04.02.2021Driving economic recovery: Fairer funding and financing of faster rail

The importance of improving processes related to the funding and financing of faster rail has been widely acknowledged – and COVID-19 has heightened its urgency.

It was timely then that the Federal Government’s Standing Committee on Infrastructure, Transport and Cities (Standing Committee) released a significant report in December 2020.

Titled Fairer funding and financing of faster rail, the report explores opportunities for using sophisticated funding and financing mechanisms, including value capture, to ensure government investments in major fast rail projects are fair for all Australians.

The report complements Committee for Melbourne’s (the Committee’s) own report – Reimagining Australia’s South-East – released in May 2020. It argues for the establishment of an Eastern Seaboard Megaregion underpinned by faster rail.

With major fast rail projects expected to help drive Australia’s economic recovery, there are opportunities that lie beyond creating jobs and transporting people from one place to another – there is the potential to reshape Australia.

Population growth, a transforming economy, an ageing populace, and urbanisation are reconfiguring our cities and regions and a plan which includes faster rail, could help manage such significant and complex change.

In June 2020, the Committee’s CEO, Martine Letts, and Director of Policy & Research, Leanne Edwards, discussed the opportunities for faster rail, its funding and the Eastern Seaboard Megaregion concept with the Standing Committee’s chair, John Alexander OAM MP.

Following that meeting, the Committee provided a submission to the Inquiry into options for funding faster rail, which stressed:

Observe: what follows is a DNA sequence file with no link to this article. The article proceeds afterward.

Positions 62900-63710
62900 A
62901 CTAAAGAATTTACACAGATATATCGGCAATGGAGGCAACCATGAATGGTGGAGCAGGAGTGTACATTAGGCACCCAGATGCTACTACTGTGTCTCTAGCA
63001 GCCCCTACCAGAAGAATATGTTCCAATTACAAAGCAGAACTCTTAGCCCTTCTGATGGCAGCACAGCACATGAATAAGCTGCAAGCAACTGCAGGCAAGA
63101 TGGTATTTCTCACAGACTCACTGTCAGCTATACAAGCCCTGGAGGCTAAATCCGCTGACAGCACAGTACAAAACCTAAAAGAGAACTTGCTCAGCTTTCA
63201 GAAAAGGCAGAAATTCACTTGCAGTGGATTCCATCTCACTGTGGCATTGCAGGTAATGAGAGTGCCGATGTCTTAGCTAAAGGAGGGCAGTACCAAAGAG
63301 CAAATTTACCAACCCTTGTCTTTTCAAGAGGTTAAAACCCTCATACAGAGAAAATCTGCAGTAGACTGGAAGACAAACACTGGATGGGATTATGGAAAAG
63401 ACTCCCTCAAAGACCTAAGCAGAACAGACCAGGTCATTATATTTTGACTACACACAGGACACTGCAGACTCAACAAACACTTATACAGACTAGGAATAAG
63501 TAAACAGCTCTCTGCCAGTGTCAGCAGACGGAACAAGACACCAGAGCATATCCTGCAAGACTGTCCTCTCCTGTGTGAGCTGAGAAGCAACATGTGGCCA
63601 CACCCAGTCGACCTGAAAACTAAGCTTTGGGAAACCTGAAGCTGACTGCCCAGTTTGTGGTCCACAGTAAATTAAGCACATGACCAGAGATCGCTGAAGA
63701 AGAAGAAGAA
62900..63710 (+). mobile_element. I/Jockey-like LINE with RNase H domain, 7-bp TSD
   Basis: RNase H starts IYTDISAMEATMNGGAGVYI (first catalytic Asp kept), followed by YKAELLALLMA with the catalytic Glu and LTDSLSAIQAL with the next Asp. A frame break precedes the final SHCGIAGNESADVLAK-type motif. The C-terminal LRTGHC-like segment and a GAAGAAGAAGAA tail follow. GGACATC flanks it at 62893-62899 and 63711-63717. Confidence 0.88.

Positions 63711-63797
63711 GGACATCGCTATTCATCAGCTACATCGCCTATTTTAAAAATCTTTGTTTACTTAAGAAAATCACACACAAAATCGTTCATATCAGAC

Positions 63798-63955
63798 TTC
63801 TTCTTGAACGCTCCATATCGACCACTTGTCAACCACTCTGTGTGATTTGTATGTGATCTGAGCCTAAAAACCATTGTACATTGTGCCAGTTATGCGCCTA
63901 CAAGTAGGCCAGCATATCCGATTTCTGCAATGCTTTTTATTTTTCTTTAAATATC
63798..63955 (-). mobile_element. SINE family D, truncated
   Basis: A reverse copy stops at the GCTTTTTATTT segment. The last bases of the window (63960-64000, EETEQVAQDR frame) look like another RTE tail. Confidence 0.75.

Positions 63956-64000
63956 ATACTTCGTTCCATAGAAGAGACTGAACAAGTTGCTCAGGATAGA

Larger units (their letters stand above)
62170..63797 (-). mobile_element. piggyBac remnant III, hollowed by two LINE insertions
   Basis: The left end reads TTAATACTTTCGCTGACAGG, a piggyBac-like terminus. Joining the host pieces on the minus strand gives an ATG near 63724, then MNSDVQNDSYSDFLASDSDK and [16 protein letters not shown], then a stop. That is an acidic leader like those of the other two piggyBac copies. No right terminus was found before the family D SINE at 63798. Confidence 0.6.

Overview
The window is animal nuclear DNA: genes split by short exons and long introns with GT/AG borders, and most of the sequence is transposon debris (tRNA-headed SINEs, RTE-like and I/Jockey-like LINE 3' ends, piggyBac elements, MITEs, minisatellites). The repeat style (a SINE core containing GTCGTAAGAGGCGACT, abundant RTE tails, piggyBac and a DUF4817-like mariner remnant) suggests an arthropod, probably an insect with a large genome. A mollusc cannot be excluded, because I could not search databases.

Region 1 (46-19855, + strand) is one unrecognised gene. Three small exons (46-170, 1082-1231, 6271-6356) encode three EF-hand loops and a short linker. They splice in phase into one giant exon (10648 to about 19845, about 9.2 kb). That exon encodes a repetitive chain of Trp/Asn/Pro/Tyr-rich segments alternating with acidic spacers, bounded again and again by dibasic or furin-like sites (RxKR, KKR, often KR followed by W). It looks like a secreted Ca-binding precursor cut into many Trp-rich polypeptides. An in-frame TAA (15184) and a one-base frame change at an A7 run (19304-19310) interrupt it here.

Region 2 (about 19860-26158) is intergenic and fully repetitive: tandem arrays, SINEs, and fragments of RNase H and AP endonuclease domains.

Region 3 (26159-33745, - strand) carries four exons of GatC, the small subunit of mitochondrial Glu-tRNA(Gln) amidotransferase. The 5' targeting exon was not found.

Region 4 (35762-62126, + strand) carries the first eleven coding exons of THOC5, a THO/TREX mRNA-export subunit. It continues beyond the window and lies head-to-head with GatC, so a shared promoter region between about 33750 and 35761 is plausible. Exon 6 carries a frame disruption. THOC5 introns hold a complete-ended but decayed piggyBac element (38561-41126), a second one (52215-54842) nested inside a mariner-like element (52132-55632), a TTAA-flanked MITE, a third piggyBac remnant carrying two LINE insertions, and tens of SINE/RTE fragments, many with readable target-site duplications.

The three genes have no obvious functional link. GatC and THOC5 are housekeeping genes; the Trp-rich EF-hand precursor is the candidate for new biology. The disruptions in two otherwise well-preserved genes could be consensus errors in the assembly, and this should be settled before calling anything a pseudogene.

• Why integrated planning and faster rail will benefit Greater Melbourne, regional cities and Australia’s east coast.
  • The need for effective governance structures, in the planning and delivery of integrated transport plans including faster rail, and
  • Why value capture should be considered as a funding source provided a rigorous and transparent framework is developed.

The Committee’s counsel proved effective. The Standing Committee’s report directly acknowledged the Committee’s submission:

“In its submission, the Committee for Melbourne highlighted the benefits of investing in faster rail, including to economic activity and job creation, and longer-term benefits through improved mobility and connectivity. In particular, in facing the economics challenges of COVID-19, it stressed that:

…there never has been a more relevant time to consider investment in faster rail and infrastructure which could underpin Australia’s recovery and enable greater connectivity between the major cities and regions.” (p. 9).

The Standing Committee’s report recommendations repeatedly emphasise the importance of inter-governmental collaboration; another focus area highlighted by the Committee.

We look on with interest knowing that the time for action is now. Australia should consider how clever investment in worthy and sustainable projects to boost productivity and aid economic recovery can be achieved whilst drawing on innovative funding mechanisms.

With the ramifications of COVID-19 to play out for years, every taxpayer dollar must be invested wisely and fairly. Considering the benefits of faster rail investment, as well as designing and implementing a robust value capture model, is a good place to start.

Our submission can be viewed here.

Our Reimagining Australia’s South-East report can be viewed here.

Our forum with John Alexander OAM MP can be viewed here.

Related information

Suburban Rail Loop construction edging closer

Read More

Meet the Minister: The Hon Jacinta Allan MP: Shaping Melbourne’s Transport Future

Read More

Optimising infrastructure to power Victoria’s economy

Read More

The time is now for Australia to embrace zero emission vehicles

Read More

Can Electric Vehicles help drive Australia towards a green energy gold rush?

Read More

Submission: Victoria’s Draft 30-Year Infrastructure Strategy

Read More

Sign up for Committee for Melbourne’s Communiqué

  • *Mandatory fields